The subjects I do a little differently are science and history, and that will be the subject of the part 2 post :)
Friday, August 14, 2009
School Planner : Curriculum part 1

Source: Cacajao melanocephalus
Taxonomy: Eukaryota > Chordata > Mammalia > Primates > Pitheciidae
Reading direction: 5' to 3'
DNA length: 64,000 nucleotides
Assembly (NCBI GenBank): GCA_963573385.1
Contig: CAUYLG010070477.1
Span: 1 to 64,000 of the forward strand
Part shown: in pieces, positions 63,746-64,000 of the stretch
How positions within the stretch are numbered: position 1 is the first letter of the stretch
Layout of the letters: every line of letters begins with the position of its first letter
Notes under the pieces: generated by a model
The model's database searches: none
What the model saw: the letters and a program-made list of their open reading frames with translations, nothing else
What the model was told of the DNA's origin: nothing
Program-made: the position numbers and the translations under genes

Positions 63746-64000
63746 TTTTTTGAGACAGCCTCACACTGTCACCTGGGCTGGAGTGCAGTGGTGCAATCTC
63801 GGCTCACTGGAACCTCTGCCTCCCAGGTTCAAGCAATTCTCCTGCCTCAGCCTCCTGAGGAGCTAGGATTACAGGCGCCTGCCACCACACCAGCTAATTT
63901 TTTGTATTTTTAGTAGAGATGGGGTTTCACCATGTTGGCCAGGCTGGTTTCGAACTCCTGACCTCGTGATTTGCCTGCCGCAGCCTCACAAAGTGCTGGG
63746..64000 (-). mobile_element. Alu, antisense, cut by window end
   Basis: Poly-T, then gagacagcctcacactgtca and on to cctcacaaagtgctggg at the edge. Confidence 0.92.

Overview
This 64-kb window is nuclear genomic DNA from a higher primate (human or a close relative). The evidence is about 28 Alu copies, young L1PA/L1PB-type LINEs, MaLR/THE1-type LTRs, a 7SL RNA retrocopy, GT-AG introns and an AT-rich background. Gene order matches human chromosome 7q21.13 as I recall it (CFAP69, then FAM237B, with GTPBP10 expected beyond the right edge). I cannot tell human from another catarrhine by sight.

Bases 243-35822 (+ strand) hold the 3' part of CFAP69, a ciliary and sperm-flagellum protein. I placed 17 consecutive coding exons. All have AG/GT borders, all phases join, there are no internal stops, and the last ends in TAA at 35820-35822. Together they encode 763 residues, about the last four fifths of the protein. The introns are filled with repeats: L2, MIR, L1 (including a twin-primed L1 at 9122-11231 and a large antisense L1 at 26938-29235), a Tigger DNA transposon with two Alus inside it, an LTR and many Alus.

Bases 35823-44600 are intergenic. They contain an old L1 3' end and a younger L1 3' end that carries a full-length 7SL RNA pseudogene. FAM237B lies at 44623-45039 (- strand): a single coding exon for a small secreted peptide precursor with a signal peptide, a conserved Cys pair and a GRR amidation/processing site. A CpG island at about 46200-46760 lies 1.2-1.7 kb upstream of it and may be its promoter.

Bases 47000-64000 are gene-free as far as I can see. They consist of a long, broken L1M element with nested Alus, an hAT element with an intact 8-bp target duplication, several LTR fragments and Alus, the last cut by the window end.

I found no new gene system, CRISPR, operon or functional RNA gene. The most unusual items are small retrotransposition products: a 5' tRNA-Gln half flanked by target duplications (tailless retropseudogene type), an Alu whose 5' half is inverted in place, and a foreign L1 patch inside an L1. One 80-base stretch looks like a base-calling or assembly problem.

As I mentioned in the previous post, one of the sections in my school planner is labelled "Curriculum." This section contains the specifics of our learning for the year. I settled on this method in an attempt to avoid the frustration of "feeling behind." The first curriculum I ever used was Sonlight (a wonderful curriculum, and a blessing for me as a new homeschooler). The curriculum guide gives you all your subject assignments for the week on one page. What I found, of course, was that we never moved at the same pace through all of our subjects. I found myself moving ahead in one area, and taking it slower in another. Psychologically, this became very disheartening, since I always felt behind. That does not bother some people, but it gave me feelings of guilt and frustration. I don't want to start my school morning with those feelings, I want to begin my school day motivated, excited about the day. I like checklists. They motivate me, they keep me on track, and they help me keep my sanity. So I decided that checklists were a better way to track our overall progress through the year. This way, I can turn to my list for a subject, and see exactly what we have covered so far and what we have left to accomplish. There are no dates on these checklists. Instead they are lists of chapters, concepts, books, projects, whatever is applicable to that subject. As we move through the school year, I mark each chapter or concept off my list. For those of you who cannot stand curriculum guides and strict lesson plans, I see this as a great way to add structure without feeling like you are trapped into a detailed plan. I need structure, I need accountability, but part of the beauty of homeschooling is that it has taught me to be more flexible. I want a path for us to follow, but if we stray briefly from that path for other opportunities I want to feel good about that, not frustrated because we aren't "on schedule." By having a separate checklist for each subject, I can move through them at whatever pace we need, without the emotional stress of feeling "behind". For math I use the concepts chart provided with Math on the Level. It lists every math concept your child needs to master from preschool through pre-algebra, with the reference chapter for teaching that concept and a place to bubble in to indicate it has been learned. With Latin, I simply type out the chapters from our Latin curriculum and add boxes to check off indicating that chapter is completed. This concept is especially helpful if you follow a CM approach for subjects such as art and music. It is easy to allow those things to slide, or to not be able to see what you are really accomplishing. So, at the beginning of the school year I select our artists and composers (usually three) and create a checklist for both subjects. This allows me to teach these areas in a casual and flexible manner, but still hold myself accountable.